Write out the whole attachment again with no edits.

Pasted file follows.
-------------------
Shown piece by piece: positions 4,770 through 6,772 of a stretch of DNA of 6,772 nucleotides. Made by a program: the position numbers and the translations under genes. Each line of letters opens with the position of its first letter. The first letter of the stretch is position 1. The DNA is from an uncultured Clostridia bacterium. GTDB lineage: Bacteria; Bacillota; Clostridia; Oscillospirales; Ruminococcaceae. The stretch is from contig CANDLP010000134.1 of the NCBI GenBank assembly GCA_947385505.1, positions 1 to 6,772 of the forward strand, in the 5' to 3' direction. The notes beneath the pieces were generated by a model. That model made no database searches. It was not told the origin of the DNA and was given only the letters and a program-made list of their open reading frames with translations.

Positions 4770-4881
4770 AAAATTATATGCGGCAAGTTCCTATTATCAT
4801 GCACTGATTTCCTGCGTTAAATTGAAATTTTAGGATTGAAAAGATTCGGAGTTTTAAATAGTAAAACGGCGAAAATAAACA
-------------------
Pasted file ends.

Shown piece by piece: positions 4,770 through 6,772 of a stretch of DNA of 6,772 nucleotides. Made by a program: the position numbers and the translations under genes. Each line of letters opens with the position of its first letter. The first letter of the stretch is position 1. The DNA is from an uncultured Clostridia bacterium. GTDB lineage: Bacteria; Bacillota; Clostridia; Oscillospirales; Ruminococcaceae. The stretch is from contig CANDLP010000134.1 of the NCBI GenBank assembly GCA_947385505.1, positions 1 to 6,772 of the forward strand, in the 5' to 3' direction. The notes beneath the pieces were generated by a model. That model made no database searches. It was not told the origin of the DNA and was given only the letters and a program-made list of their open reading frames with translations.

Positions 4770-4881
4770 AAAATTATATGCGGCAAGTTCCTATTATCAT
4801 GCACTGATTTCCTGCGTTAAATTGAAATTTTAGGATTGAAAAGATTCGGAGTTTTAAATAGTAAAACGGCGAAAATAAACA